Who are social innovators and change-makers?
I recently had a look through the people profiled on the ASIX website as change-makers. I wanted to see how socially diverse and occupationally broad are the "change-makers".
The first page that came up comprised:
design consultant; management consultant; NGO strategic planner; project management; educational consultant in development; design consultant; knowledge consultant; design consultant; management consultant; business adviser.
I didn't go on to the second page. I got the picture.
My only interest in social innovation arises from my experience as a consumer, parent and carer, and user of health, education, welfare, and a plethora of other services. When I heard Charlie Leadbeater speak in 2009 about the important areas for social innovation being precisely these areas of health, education, family, disability, and ageing (because these are the areas of serious state and market failure, and the areas of seemingly intractable social problems), and when he argued that the principal dynamic in social innovation is change that is centred on the user or consumer of services, I thought this sounded good. It accorded with my experience and my quest for changing things that need to be changed.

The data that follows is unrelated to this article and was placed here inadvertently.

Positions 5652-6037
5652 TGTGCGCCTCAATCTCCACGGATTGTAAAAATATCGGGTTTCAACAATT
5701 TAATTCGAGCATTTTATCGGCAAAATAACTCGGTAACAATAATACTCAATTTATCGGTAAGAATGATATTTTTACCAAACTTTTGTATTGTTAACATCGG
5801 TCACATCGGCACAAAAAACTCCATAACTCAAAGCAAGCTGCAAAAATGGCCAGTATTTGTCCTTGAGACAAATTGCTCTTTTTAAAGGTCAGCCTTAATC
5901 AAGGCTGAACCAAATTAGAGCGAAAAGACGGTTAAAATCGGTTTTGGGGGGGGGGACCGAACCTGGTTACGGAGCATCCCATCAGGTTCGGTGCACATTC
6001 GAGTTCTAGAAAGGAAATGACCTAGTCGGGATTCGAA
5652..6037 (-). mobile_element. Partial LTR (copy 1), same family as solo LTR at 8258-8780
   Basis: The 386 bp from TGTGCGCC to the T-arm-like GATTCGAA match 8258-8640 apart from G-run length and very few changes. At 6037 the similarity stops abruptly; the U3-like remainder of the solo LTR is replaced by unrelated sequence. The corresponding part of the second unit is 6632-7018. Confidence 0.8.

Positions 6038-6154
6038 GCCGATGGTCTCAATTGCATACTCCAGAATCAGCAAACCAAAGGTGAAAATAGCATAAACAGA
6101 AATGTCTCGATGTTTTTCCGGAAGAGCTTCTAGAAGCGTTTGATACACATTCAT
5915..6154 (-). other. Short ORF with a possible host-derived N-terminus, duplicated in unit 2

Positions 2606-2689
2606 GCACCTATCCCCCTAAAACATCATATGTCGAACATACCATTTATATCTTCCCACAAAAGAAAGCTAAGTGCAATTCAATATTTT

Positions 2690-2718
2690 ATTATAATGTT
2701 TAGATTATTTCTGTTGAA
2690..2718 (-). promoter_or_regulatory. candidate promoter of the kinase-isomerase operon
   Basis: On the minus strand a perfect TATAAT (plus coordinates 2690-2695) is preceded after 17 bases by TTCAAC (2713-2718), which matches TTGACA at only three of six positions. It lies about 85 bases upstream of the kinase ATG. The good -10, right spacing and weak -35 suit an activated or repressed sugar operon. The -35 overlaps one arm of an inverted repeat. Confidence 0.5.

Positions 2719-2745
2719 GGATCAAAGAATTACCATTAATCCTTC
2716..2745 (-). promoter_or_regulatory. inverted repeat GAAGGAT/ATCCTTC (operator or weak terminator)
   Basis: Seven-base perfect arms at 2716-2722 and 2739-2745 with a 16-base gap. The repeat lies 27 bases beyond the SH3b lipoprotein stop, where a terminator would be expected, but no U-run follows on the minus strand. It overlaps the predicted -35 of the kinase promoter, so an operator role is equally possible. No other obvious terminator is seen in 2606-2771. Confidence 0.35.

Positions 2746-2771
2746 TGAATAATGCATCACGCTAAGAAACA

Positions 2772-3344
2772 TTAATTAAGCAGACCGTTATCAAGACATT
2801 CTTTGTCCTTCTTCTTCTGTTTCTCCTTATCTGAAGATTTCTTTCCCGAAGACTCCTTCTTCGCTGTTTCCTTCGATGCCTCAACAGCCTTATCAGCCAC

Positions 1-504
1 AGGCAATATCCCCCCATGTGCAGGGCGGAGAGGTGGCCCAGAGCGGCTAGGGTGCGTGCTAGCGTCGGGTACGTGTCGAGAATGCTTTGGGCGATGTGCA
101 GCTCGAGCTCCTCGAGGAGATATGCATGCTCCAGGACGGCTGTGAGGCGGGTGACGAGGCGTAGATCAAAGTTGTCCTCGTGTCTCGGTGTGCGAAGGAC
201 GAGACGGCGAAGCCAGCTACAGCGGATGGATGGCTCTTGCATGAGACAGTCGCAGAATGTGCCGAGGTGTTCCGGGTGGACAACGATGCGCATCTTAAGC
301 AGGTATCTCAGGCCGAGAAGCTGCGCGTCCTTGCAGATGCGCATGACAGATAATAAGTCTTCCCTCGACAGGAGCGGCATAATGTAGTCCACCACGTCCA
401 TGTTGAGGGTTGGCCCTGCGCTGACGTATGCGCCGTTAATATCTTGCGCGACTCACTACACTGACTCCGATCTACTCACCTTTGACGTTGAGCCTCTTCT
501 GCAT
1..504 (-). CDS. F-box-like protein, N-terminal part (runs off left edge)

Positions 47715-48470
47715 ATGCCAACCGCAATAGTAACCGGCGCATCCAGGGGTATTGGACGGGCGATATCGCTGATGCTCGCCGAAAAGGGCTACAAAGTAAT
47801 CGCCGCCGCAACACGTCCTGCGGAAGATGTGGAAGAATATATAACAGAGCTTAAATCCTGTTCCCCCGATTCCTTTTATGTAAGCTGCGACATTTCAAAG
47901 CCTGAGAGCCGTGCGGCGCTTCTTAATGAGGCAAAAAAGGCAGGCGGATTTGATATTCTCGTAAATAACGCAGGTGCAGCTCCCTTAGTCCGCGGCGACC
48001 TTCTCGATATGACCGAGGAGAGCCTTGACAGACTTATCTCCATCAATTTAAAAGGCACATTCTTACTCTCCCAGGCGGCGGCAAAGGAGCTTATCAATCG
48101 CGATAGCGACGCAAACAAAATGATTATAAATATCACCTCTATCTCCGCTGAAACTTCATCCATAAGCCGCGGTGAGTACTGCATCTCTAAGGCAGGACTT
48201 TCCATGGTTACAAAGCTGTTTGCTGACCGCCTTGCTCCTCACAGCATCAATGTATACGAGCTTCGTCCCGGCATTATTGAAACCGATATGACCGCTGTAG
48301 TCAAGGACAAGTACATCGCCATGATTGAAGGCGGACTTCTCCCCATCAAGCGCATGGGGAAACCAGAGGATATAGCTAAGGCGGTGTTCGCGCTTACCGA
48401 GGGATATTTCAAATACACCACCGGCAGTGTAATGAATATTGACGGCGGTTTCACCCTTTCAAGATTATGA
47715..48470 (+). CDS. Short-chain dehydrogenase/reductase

If social innovators are, by definition, people from society, from all walks of life and users of all kinds of services, why is there a profile page of change-makers that consists entirely of people who work in the social innovation industry?
Something has gone askew here. What is it?